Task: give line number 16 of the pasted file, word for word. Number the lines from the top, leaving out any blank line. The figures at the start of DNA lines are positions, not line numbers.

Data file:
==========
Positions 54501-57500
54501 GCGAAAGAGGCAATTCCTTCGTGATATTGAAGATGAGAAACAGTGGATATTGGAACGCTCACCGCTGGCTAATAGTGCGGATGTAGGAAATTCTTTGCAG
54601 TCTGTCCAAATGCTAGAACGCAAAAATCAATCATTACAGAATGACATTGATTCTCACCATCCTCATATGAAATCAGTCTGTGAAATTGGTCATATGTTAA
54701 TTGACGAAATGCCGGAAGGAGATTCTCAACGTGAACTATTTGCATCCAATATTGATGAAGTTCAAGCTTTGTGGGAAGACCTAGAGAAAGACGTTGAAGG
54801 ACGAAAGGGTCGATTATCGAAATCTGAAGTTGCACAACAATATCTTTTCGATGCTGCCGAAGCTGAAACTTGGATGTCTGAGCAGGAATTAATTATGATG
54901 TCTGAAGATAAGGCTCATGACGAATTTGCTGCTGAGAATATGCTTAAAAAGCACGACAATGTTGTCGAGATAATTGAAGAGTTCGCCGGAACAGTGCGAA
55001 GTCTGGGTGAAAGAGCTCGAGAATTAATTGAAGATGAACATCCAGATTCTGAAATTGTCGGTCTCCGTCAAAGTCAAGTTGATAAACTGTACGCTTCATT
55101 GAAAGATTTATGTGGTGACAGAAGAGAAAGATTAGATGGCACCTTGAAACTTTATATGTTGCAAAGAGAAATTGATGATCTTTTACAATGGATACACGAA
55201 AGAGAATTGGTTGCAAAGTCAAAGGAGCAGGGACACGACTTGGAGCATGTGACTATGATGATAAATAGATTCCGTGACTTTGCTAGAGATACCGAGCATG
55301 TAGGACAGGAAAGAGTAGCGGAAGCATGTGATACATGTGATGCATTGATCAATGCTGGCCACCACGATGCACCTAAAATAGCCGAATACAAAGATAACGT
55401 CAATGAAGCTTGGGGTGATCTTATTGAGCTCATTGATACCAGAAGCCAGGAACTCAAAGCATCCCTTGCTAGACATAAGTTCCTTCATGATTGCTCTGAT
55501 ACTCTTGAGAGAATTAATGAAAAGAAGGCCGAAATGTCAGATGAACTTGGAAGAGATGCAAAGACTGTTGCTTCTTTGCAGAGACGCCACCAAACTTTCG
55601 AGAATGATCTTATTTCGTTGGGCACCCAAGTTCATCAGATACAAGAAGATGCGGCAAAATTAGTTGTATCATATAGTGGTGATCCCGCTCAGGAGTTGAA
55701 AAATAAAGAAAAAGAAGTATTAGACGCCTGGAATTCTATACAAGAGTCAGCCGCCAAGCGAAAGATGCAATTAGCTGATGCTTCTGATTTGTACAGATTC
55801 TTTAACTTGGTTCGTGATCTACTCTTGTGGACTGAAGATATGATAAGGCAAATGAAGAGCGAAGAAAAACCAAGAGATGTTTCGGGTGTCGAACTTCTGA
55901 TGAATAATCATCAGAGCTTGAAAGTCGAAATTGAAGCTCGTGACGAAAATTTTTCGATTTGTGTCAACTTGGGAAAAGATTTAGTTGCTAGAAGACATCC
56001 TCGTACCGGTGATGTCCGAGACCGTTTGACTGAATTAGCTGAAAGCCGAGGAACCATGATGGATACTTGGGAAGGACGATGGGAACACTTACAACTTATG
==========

55901 TGAATAATCATCAGAGCTTGAAAGTCGAAATTGAAGCTCGTGACGAAAATTTTTCGATTTGTGTCAACTTGGGAAAAGATTTAGTTGCTAGAAGACATCC